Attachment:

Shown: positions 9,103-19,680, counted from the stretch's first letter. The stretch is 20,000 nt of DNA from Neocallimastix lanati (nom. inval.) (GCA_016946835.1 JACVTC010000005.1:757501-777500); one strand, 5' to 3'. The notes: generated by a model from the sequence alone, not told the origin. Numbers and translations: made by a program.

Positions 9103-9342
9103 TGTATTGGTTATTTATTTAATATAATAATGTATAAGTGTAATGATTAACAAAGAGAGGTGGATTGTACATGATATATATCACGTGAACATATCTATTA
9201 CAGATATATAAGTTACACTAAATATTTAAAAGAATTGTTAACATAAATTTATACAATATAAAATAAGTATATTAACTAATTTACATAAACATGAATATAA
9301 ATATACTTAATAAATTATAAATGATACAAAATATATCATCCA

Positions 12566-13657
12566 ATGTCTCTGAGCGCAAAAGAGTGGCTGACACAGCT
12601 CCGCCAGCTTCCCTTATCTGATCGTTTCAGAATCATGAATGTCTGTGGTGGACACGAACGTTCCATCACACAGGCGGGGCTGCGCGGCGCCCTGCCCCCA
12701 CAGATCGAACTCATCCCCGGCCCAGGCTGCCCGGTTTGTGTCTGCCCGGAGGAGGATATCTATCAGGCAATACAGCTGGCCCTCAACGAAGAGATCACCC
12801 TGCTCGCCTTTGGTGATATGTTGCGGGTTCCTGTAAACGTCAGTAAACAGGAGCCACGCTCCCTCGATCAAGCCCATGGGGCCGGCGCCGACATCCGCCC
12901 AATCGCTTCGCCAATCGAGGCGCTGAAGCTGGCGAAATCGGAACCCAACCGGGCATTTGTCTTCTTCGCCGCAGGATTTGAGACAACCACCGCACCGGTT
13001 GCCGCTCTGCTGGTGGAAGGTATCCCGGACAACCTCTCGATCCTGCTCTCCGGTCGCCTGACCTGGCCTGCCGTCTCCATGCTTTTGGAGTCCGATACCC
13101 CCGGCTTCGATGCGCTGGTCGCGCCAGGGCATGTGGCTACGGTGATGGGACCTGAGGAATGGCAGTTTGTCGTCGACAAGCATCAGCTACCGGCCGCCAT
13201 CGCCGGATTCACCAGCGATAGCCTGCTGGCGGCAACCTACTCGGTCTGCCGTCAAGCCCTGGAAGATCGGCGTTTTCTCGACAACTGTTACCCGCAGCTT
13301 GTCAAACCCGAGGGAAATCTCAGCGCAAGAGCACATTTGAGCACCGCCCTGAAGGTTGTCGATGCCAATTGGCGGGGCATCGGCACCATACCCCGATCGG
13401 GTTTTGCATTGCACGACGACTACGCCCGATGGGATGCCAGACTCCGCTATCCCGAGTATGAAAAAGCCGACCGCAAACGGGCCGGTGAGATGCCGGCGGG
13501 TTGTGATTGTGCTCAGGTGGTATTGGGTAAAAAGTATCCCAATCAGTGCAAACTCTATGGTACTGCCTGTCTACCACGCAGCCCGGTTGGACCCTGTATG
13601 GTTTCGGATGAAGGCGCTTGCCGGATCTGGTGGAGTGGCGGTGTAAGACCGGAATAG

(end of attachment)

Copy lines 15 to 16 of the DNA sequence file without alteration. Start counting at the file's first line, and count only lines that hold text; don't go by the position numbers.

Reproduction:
13301 GTCAAACCCGAGGGAAATCTCAGCGCAAGAGCACATTTGAGCACCGCCCTGAAGGTTGTCGATGCCAATTGGCGGGGCATCGGCACCATACCCCGATCGG
13401 GTTTTGCATTGCACGACGACTACGCCCGATGGGATGCCAGACTCCGCTATCCCGAGTATGAAAAAGCCGACCGCAAACGGGCCGGTGAGATGCCGGCGGG